Courage Has No Color: The True Story of the Triple Nickels

• Diversity related title
• Age Range: Grades 6th-Adult
• Author: Tanya Lee Stone
• Title: Courage Has No Color: The True Story of the Triple Nickels
• Publisher: Somerville, Mass. : Candlewick Press
• 2013
• 148 pages.
• ISBN: 978-0-7636-5117-6
• Awards: YALSA Excellence in Nonfiction Finalist~NAACP Image Award Nominee in Literature~Orbis Pictus Honor Book~Publishers Weekly Best Books 2013~Kirkus Best Books of 2013~Cooperative Children’s Book Center (CCBC) Choices 2014~2014 Texas Tayshas Reading List~TOP TEN ALA Popular Paperbacks for Young Adults, 2014~ALSC 2014 Notables Children’s Book AND ALSC 2014 Notables Children’s Recording~YALSA Amazing Audio Pick~Washington Post’s Best New Reads of 2013~Bulletin of the Center for Children’s Books 2013 Blue Ribbon List~BuzzFeed’s 20 Best Children’s Books of 2013~NYPL’s 100 Titles for Reading and Sharing~Booklist Editor’s Choice & Booklist’s 2013 “Lasting Connections”~Best Multicultural Books of 2013 (Center for the Study of Multicultural Children’s Literature)~A Parents’ Choice Award Recommended Title
• Author’s website:

During World War II America fought the world’s worst racist with a racially segregated army. Stone tells the fascinating and little known story of the first black paratrooper unit: the Triple Nickels, and their efforts to win a measure of acceptance and an opportunity to fight for their nation, even if it wasn’t ready to fight for them.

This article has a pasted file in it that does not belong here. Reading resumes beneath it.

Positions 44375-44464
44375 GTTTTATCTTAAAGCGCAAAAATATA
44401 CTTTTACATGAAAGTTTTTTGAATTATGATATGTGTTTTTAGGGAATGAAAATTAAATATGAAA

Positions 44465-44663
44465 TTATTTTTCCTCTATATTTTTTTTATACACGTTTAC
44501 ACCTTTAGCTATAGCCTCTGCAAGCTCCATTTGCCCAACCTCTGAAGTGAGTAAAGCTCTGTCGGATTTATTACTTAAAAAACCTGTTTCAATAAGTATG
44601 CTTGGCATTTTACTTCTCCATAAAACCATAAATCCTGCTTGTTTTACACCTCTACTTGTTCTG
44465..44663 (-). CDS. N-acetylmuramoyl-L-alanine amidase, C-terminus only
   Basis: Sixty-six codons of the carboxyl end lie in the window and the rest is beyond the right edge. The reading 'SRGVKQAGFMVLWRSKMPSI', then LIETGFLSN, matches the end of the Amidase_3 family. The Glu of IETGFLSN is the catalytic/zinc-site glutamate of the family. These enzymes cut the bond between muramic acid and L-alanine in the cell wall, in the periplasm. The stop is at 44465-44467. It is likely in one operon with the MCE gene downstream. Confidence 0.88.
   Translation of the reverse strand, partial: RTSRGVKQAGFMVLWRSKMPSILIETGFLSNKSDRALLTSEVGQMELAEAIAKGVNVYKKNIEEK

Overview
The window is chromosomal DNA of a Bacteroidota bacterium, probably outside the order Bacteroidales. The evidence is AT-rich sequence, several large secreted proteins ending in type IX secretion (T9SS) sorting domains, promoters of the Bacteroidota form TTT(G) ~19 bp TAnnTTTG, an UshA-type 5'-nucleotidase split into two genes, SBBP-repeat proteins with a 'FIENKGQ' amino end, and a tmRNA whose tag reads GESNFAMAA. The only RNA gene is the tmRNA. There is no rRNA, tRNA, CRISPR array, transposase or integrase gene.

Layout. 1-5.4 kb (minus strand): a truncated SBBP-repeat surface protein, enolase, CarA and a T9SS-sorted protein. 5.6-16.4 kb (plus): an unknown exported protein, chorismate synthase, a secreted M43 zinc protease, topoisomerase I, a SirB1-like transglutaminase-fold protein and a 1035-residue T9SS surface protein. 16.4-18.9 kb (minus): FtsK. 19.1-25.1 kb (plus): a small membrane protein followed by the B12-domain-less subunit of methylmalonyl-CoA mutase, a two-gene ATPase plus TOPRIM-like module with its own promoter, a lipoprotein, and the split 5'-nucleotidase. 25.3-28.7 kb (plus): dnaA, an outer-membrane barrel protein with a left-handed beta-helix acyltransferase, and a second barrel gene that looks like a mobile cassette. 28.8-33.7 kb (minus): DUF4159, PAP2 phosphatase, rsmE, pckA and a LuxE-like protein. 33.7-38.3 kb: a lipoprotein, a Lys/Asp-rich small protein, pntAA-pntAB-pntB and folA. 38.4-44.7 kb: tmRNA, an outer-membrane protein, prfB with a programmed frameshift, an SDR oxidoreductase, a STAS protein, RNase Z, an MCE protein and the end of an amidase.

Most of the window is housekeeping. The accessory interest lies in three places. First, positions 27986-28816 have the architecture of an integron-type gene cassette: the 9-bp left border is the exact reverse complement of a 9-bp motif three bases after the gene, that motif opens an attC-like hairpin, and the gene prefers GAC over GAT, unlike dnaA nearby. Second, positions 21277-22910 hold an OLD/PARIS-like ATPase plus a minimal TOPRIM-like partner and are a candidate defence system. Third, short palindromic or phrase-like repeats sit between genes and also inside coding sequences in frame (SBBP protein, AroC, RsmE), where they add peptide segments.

Stone crafts a handsome, moving and important account of a wrongly overlooked piece of American history. Using myriad primary sources and many historic photographs she brings to life the racism and segregation prevalent in the military and society at large, and shows how black service men survived the slights and violence, overcoming oppression and proving they merited a full measure of equality. As paratrooper Clarence Beaver said, “We wanted to be a full partner within the war. We did not want to go through the war saying ‘I washed the dishes.”

Trying to keep up the morale of his troops First Sergeant Walter Morris sought to “wipe out the idea that black men weren’t good enough or smart enough to jump out of airplanes. He wanted his soldiers to know that they were as up to the task as anyone else.” His efforts to train his soldiers, even before there was any place in the army for black paratroopers, placed him and his men in the right place at the right time. When the Triple Nickels were formed they were the first in line and Morris was served as first sergeant.

Not only does Stone reveal heroic deeds and fascinating characters, she brings to light one of the best kept secrets of World War II: Japanese balloon bombs that targeted the Pacific coast. This is a thorough, well-documented history full of unforgettable anecdotes, perfect for anyone interested in World War II, civil rights, American history or stories of courage and perseverance.
“Morris experienced the sting of seeing German and Italian prisoners of war buying cigarettes and candy at the post exchange. ‘Those men,’ he later recalled, ‘prisoners who killed American soldiers…[could] buy cigarettes or whatever they wanted to, but we…couldn’t go into the post exchange.’ …We’re in uniform, but we’re not good enough to sit at the table with the prisoners of war!’”

In extensive back matter Stone describes the story behind the story, describing her motivations, research techniques and philosophy. An appendix lists the test platoon and first six officers followed by a timeline of desegregation and the Triple Nickels. Detailed source notes, an extensive and varied bibliography and photography credits leave no doubt as to where information was obtained. An extensive index and acknowledgements conclude this handsomely produced and scrupulously researched addition to American history.


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